Phillies Sweep Nationals, but It Could Be the End of the Road for Park

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Phillies Sweep Nationals, but It Could Be the End of the Road for Park
(Photo by Nick Laham/Getty Images)

Messages come in the most peculiar ways. 

 

This morning I sat wondering what makes players hot or sometimes cold when suddenly my son bound from his room firing his fake M-16 rapid-style about the room like we were in battle. 

 

So I asked him the logical question.  

 

“Is there something I should know?”

 

He simply flipped the gun upside down and started singing a rock song into end of the barrel. 

 

Maybe I thought too much of it. 

 

Maybe I’m doing the same thing with the Phillies

 

I think the message is, the Phillies do battle; then the fat lady sings.  That’s as simple as it gets. 

 

Charlie would say, “Stop talking about it.”  I will…starting now.

 

Just before the game, we saw a commercial for a movie called Drag Me to Hell.  After the violent, spastic horror trailer ended, I glanced at my son with my jaw gaped in shock and said, “Wow, you think that’s a comedy?”

 

He replied, “Probably a chick flick.  Looks a lot like Bride Wars.”

 

I don’t know where he got his sense of humor, but Charlie didn’t have one after Chan Ho Park ‘dragged us to hell’ today. 

 

The skipper pulled him after one-and-one-third innings, nudging the bullpen awake early in the second after Park struck out two but allowed five hits, four runs, and three walks before he handed Jack Taschner loaded bases and a single out.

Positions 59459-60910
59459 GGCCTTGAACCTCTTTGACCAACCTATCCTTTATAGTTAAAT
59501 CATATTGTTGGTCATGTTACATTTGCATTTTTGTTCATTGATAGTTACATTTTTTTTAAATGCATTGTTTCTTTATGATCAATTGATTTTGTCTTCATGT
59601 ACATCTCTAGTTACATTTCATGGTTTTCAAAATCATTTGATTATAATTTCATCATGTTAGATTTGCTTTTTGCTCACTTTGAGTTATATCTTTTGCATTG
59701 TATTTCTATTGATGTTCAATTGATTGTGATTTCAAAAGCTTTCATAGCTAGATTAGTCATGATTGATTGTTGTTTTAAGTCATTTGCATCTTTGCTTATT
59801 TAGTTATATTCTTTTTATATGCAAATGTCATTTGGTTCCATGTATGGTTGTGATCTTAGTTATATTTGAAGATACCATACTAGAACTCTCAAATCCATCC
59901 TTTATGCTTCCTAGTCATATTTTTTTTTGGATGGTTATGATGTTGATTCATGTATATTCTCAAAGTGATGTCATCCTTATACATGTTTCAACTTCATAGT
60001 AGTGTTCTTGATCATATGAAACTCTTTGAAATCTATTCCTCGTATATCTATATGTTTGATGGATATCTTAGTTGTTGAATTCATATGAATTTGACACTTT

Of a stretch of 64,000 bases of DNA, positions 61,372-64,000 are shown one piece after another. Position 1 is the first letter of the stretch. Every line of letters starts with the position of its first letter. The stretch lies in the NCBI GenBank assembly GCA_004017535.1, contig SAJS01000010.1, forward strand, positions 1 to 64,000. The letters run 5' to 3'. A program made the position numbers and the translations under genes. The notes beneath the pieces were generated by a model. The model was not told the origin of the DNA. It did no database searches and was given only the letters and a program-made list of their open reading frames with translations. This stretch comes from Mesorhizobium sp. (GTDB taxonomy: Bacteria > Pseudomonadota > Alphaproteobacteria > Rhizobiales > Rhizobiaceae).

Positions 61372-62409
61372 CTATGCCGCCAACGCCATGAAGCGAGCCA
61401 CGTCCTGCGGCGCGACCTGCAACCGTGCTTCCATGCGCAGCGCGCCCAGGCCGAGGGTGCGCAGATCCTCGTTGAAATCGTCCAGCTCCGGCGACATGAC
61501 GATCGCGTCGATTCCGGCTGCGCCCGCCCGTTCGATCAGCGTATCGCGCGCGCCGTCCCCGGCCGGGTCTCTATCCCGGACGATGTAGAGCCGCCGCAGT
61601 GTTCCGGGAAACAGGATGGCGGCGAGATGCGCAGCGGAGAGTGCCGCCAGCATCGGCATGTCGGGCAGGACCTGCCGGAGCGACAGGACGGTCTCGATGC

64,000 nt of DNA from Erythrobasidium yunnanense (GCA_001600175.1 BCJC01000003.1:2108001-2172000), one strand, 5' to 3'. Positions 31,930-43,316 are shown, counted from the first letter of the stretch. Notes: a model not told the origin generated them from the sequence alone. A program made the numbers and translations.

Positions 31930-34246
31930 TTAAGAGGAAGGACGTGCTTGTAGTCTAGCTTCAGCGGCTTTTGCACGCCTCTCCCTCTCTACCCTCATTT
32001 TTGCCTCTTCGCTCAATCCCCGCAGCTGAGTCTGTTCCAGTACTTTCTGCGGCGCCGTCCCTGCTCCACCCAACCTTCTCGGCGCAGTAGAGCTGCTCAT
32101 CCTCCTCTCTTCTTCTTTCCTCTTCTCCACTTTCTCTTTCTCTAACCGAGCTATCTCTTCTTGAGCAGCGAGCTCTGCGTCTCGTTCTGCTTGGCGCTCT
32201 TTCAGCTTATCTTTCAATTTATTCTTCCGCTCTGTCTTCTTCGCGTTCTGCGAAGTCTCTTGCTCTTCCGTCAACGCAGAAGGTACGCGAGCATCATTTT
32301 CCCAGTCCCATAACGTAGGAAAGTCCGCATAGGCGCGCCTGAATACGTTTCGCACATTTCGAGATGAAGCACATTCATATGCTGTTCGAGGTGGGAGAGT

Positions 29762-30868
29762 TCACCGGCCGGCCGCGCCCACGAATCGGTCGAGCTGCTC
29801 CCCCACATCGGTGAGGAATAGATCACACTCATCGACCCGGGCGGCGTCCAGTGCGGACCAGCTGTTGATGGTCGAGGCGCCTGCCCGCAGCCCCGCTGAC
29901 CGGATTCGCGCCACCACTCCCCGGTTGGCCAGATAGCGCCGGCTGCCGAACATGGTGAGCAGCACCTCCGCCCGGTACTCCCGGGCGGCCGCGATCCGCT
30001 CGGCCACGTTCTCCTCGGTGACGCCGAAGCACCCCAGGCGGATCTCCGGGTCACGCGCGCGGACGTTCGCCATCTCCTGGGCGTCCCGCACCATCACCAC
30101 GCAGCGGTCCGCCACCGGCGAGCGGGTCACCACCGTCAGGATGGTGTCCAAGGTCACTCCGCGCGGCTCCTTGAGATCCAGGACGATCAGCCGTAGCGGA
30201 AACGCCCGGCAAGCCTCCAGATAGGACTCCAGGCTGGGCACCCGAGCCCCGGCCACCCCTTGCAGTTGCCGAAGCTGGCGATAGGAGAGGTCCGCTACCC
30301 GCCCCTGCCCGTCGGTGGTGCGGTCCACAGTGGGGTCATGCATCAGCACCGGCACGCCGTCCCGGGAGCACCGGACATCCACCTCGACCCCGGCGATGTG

So what’d Jack do? 

 

Jack be nimble

Jack be quick

Jack hit the first batter with a pitch

 

But he kept us in the ballgame until Chad Durbin came on in the fifth.  Durbin was disturbin’ more than just Phil’s fans when he gave Willingham a love tap right between the shoulder blades. 

 

The problem was it just so happened to be with an 85 mile an hour pitch.  The batter took his base and Chad took a warning.  It was the ninth batter beaned in this series. 

 

Can you feel the love? 

 

Then Durbin struck out a batter with such a nice pitch even Tom and Gary in the booth were surprised.  I almost expected Tom to say, “Check on that Sarge.  Are you sure Charlie hasn’t switched pitchers?”

 

Congratulations on a decent outing, Chad.

 

Then Sergio Escalona took over in the seventh.  (What did Flattish just write?)  Yeah, Sergio Escalona.  He’s from AA Reading (like I had any idea until Tom McCarthy said something).  He came up with Andrew Carpenter who started Saturday night and would have done better, but he forgot to breathe until the second inning. 

 

Sergio had a scoreless seventh and Scott Eyre did the same in the eighth, but he was summoned back in the ninth to face the first two batters–lefties.  He struck out the first and walked the second, leaving that mistake for Brad Lidge to deal with. 

 

Now remember, Lidge had not made it through a game without allowing a run until Saturday so, just like a good horror movie, I didn’t know whether to hide my eyes or giggle in anticipation of the next horrible slaughter.